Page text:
On average, one to three interventions are needed each year to keep the AV fistula functioning.
“Patients are fearful,” said Litchfield. ““One less trip to a hospital or an access center is huge right now.”
The product donation is the company’s largest for this patient group and another effort to assist in responding to the global COVID-19 pandemic.
“Our company Mission calls us to contribute to human welfare by alleviating pain, restoring health, and extending life,” said Pacyna. “It’s the right thing to do to help ESRD patients during this uncertain time.”
Vogelzang, J.L. et al. Mortality from infections and malignancies in patients treated with renal replacement therapy: data from the ERA-EDTA registry. Nephrology Dialysis Transplantation. June 2015, Pages 1028–1037, https://doi.org/10.1093/ndt/gfv007
Holden, A. Primary Endpoint Results of The IN.PACT AV Access Randomized Trial: Outcomes Through Six Months. Cardiovascular and Interventional Radiology Society of Europe (CIRSE) annual meeting. Barcelona, Spain. September 7, 2019.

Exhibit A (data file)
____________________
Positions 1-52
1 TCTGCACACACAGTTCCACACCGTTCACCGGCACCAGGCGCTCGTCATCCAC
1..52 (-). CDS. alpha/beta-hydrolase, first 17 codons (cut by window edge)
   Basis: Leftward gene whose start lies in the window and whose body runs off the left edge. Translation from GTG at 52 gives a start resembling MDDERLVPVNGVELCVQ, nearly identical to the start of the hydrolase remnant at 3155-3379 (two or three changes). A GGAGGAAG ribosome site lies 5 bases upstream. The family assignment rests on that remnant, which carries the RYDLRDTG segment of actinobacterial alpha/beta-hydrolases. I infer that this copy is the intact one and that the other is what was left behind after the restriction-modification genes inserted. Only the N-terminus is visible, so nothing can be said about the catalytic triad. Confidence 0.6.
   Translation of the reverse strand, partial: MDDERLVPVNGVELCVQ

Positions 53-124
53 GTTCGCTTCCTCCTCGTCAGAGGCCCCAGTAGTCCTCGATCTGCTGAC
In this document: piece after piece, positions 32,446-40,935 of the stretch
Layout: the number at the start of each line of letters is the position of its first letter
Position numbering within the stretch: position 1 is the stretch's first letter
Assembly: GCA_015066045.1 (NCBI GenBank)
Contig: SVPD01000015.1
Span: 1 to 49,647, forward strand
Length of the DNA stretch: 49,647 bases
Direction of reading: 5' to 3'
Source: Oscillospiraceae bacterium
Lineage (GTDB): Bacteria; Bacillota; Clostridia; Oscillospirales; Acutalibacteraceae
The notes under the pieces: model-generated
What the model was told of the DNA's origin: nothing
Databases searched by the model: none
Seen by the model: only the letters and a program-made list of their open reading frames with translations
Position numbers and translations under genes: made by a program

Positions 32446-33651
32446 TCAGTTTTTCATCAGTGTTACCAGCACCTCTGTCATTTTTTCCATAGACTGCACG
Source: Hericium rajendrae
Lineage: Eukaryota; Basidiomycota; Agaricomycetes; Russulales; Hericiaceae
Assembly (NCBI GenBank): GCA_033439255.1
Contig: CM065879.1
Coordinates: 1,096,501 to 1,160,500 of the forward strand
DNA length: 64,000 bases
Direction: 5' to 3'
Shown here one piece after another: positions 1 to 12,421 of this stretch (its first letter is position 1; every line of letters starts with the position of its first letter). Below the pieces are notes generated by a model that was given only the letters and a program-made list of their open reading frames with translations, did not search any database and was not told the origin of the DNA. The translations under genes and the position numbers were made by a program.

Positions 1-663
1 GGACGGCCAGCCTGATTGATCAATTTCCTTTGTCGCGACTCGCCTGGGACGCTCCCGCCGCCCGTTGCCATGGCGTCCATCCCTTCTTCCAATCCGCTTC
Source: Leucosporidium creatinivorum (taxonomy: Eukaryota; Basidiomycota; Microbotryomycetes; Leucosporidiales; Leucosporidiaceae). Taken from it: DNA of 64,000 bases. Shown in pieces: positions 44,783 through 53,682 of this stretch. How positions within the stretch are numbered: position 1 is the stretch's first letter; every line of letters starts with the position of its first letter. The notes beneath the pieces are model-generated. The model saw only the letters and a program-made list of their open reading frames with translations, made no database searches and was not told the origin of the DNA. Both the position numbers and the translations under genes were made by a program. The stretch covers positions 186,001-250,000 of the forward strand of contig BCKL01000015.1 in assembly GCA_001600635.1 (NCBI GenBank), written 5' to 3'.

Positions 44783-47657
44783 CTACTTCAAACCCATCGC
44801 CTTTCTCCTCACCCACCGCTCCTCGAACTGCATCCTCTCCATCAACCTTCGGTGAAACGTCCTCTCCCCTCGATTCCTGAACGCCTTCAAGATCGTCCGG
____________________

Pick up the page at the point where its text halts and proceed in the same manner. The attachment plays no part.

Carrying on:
The IN.PACT™ AV Paclitaxel-coated PTA Balloon Catheter is indicated for percutaneous transluminal angioplasty, after appropriate vessel preparation, for the treatment of obstructive lesions up to 100 mm in length in the native arteriovenous dialysis fistulae with reference vessel diameters of 4 to 12 mm
The IN.PACT AV DCB is contraindicated for use in the following anatomy and patient types:
· Coronary arteries, renal arteries, and supra-aortic/cerebrovascular arteries
· Patients who cannot receive recommended antiplatelet and/or anticoagulant therapy
· Patients judged to have a lesion that prevents complete inflation of an angioplasty balloon or proper placement of the delivery system
· Patients with known allergies or sensitivities to paclitaxel
· Women who are breastfeeding, pregnant, or are intending to become pregnant, or men intending to father children. It is unknown whether paclitaxel will be excreted in human milk and whether there is a potential for adverse reaction in nursing infants from paclitaxel exposure